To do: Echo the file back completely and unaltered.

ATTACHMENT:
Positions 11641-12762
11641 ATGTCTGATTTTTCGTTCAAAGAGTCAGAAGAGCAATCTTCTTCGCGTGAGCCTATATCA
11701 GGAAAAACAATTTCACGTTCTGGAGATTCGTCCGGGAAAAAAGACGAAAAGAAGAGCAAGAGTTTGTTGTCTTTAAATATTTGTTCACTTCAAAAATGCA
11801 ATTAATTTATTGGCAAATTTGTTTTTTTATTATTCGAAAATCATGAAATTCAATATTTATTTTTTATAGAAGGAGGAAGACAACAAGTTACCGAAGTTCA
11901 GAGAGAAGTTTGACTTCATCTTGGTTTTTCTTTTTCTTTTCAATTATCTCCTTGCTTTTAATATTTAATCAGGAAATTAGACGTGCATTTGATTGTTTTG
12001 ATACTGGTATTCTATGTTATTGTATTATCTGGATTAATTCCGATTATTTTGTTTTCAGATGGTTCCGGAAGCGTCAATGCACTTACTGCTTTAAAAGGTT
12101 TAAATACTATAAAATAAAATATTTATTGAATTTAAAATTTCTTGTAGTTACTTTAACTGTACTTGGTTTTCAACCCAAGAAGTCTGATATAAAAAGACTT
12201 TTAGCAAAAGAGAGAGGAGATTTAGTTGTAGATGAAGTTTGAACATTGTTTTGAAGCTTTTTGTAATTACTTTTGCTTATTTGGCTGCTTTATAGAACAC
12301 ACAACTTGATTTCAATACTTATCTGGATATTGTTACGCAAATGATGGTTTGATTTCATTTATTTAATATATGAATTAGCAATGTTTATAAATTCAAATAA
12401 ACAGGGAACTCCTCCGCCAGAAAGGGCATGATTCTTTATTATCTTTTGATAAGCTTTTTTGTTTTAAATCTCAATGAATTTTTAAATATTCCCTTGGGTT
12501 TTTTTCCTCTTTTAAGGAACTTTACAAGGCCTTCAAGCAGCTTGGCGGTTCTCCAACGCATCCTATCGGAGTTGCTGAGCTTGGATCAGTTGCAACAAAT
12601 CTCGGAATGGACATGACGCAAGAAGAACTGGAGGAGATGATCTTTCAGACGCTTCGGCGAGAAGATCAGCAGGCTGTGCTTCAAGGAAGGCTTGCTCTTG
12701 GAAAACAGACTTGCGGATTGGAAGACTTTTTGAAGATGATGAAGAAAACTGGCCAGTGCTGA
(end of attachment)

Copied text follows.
Positions 11641-12762
11641 ATGTCTGATTTTTCGTTCAAAGAGTCAGAAGAGCAATCTTCTTCGCGTGAGCCTATATCA
11701 GGAAAAACAATTTCACGTTCTGGAGATTCGTCCGGGAAAAAAGACGAAAAGAAGAGCAAGAGTTTGTTGTCTTTAAATATTTGTTCACTTCAAAAATGCA
11801 ATTAATTTATTGGCAAATTTGTTTTTTTATTATTCGAAAATCATGAAATTCAATATTTATTTTTTATAGAAGGAGGAAGACAACAAGTTACCGAAGTTCA
11901 GAGAGAAGTTTGACTTCATCTTGGTTTTTCTTTTTCTTTTCAATTATCTCCTTGCTTTTAATATTTAATCAGGAAATTAGACGTGCATTTGATTGTTTTG
12001 ATACTGGTATTCTATGTTATTGTATTATCTGGATTAATTCCGATTATTTTGTTTTCAGATGGTTCCGGAAGCGTCAATGCACTTACTGCTTTAAAAGGTT
12101 TAAATACTATAAAATAAAATATTTATTGAATTTAAAATTTCTTGTAGTTACTTTAACTGTACTTGGTTTTCAACCCAAGAAGTCTGATATAAAAAGACTT
12201 TTAGCAAAAGAGAGAGGAGATTTAGTTGTAGATGAAGTTTGAACATTGTTTTGAAGCTTTTTGTAATTACTTTTGCTTATTTGGCTGCTTTATAGAACAC
12301 ACAACTTGATTTCAATACTTATCTGGATATTGTTACGCAAATGATGGTTTGATTTCATTTATTTAATATATGAATTAGCAATGTTTATAAATTCAAATAA
12401 ACAGGGAACTCCTCCGCCAGAAAGGGCATGATTCTTTATTATCTTTTGATAAGCTTTTTTGTTTTAAATCTCAATGAATTTTTAAATATTCCCTTGGGTT
12501 TTTTTCCTCTTTTAAGGAACTTTACAAGGCCTTCAAGCAGCTTGGCGGTTCTCCAACGCATCCTATCGGAGTTGCTGAGCTTGGATCAGTTGCAACAAAT
12601 CTCGGAATGGACATGACGCAAGAAGAACTGGAGGAGATGATCTTTCAGACGCTTCGGCGAGAAGATCAGCAGGCTGTGCTTCAAGGAAGGCTTGCTCTTG
12701 GAAAACAGACTTGCGGATTGGAAGACTTTTTGAAGATGATGAAGAAAACTGGCCAGTGCTGA